Mr. Schmidt did tell me that the same concerns would apply to Benbrook Lake in Fort Worth and at other lakes and reservoirs where drilling was being done near their dams and spillways. The fact remains that these issues were specifically addressed at least 14 years prior to my initial inquiry, and yet USACE maintained that they had not even considered the possibility that frac'ing near or under their lakes and dams could result in a catastrophic failure that killed people and destroyed property. And, the USACE should have been aware of the Baldwin Hills Dam failure in late 1963, as well as its connection to mineral extraction near the dam. It is the job of the USACE to understand the engineering ramifications of their projects - they are, after all, engineers! And, their first duty is to protect the lives and safety of citizens through implementation of best practices to minimize risk factors and insure safe operations at their projects, according to what LTC Tim McAlister told me in a telephone conversation in late 2010.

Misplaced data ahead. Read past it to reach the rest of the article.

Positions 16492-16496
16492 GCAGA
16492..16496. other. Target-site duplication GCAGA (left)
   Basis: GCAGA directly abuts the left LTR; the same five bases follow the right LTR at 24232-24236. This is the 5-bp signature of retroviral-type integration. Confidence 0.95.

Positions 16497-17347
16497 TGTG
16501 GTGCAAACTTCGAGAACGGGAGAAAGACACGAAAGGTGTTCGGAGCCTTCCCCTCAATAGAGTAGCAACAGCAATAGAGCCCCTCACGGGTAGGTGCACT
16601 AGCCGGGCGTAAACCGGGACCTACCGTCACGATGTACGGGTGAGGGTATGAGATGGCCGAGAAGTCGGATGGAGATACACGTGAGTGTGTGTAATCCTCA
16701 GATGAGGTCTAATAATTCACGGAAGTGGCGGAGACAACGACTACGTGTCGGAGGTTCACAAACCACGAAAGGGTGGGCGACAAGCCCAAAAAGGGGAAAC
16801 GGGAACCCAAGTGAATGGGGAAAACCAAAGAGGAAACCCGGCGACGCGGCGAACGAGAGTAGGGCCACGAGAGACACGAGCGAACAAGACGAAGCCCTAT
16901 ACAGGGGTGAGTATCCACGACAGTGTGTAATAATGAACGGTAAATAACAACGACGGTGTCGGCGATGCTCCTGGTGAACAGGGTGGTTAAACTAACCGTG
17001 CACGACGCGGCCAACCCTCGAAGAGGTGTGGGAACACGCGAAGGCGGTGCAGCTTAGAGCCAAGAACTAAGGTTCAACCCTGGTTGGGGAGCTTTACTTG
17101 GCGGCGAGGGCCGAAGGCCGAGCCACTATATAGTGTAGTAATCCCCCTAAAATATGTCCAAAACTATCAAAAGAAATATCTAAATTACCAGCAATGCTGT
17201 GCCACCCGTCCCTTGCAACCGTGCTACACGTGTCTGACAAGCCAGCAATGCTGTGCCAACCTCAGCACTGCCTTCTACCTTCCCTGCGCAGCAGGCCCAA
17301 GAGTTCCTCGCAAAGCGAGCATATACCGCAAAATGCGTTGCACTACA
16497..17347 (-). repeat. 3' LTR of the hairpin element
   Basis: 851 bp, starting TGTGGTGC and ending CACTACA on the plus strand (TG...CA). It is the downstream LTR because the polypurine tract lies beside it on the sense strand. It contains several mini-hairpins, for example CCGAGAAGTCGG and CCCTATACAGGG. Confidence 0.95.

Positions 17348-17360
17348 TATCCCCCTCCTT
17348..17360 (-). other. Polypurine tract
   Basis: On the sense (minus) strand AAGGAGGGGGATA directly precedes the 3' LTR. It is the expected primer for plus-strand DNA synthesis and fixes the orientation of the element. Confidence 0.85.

One cannot help but wonder whose purpose USACE is serving when it fails to respond, in a timely manner, to legitimate requests for information from concerned citizens who have a right to know what is being discussed and who among our elected officials and their staff are having discussions pertaining to public health and safety. It begs the question, what are they hiding from the general public, and why?